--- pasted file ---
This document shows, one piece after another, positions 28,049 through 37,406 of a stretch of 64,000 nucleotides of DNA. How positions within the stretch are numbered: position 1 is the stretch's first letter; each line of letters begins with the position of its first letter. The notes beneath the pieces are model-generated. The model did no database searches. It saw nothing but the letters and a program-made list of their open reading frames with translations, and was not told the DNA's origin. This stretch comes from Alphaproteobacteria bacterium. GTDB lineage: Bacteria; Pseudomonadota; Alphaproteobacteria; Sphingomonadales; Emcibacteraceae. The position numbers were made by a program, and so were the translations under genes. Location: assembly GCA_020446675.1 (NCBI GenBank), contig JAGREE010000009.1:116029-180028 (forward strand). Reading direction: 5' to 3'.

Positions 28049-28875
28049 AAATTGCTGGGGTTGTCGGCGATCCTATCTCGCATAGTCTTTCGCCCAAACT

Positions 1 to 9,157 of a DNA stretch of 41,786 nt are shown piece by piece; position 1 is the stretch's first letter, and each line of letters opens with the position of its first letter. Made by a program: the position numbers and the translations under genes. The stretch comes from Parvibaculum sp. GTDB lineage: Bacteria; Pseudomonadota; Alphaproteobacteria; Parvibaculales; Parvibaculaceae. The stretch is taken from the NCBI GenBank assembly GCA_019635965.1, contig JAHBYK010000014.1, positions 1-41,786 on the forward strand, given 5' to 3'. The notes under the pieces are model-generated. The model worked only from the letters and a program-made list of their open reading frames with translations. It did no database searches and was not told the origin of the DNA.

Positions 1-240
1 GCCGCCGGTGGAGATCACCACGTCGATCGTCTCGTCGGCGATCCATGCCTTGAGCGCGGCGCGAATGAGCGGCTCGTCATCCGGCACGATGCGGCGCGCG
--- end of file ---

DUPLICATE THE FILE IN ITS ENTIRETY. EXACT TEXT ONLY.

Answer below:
This document shows, one piece after another, positions 28,049 through 37,406 of a stretch of 64,000 nucleotides of DNA. How positions within the stretch are numbered: position 1 is the stretch's first letter; each line of letters begins with the position of its first letter. The notes beneath the pieces are model-generated. The model did no database searches. It saw nothing but the letters and a program-made list of their open reading frames with translations, and was not told the DNA's origin. This stretch comes from Alphaproteobacteria bacterium. GTDB lineage: Bacteria; Pseudomonadota; Alphaproteobacteria; Sphingomonadales; Emcibacteraceae. The position numbers were made by a program, and so were the translations under genes. Location: assembly GCA_020446675.1 (NCBI GenBank), contig JAGREE010000009.1:116029-180028 (forward strand). Reading direction: 5' to 3'.

Positions 28049-28875
28049 AAATTGCTGGGGTTGTCGGCGATCCTATCTCGCATAGTCTTTCGCCCAAACT

Positions 1 to 9,157 of a DNA stretch of 41,786 nt are shown piece by piece; position 1 is the stretch's first letter, and each line of letters opens with the position of its first letter. Made by a program: the position numbers and the translations under genes. The stretch comes from Parvibaculum sp. GTDB lineage: Bacteria; Pseudomonadota; Alphaproteobacteria; Parvibaculales; Parvibaculaceae. The stretch is taken from the NCBI GenBank assembly GCA_019635965.1, contig JAHBYK010000014.1, positions 1-41,786 on the forward strand, given 5' to 3'. The notes under the pieces are model-generated. The model worked only from the letters and a program-made list of their open reading frames with translations. It did no database searches and was not told the origin of the DNA.

Positions 1-240
1 GCCGCCGGTGGAGATCACCACGTCGATCGTCTCGTCGGCGATCCATGCCTTGAGCGCGGCGCGAATGAGCGGCTCGTCATCCGGCACGATGCGGCGCGCG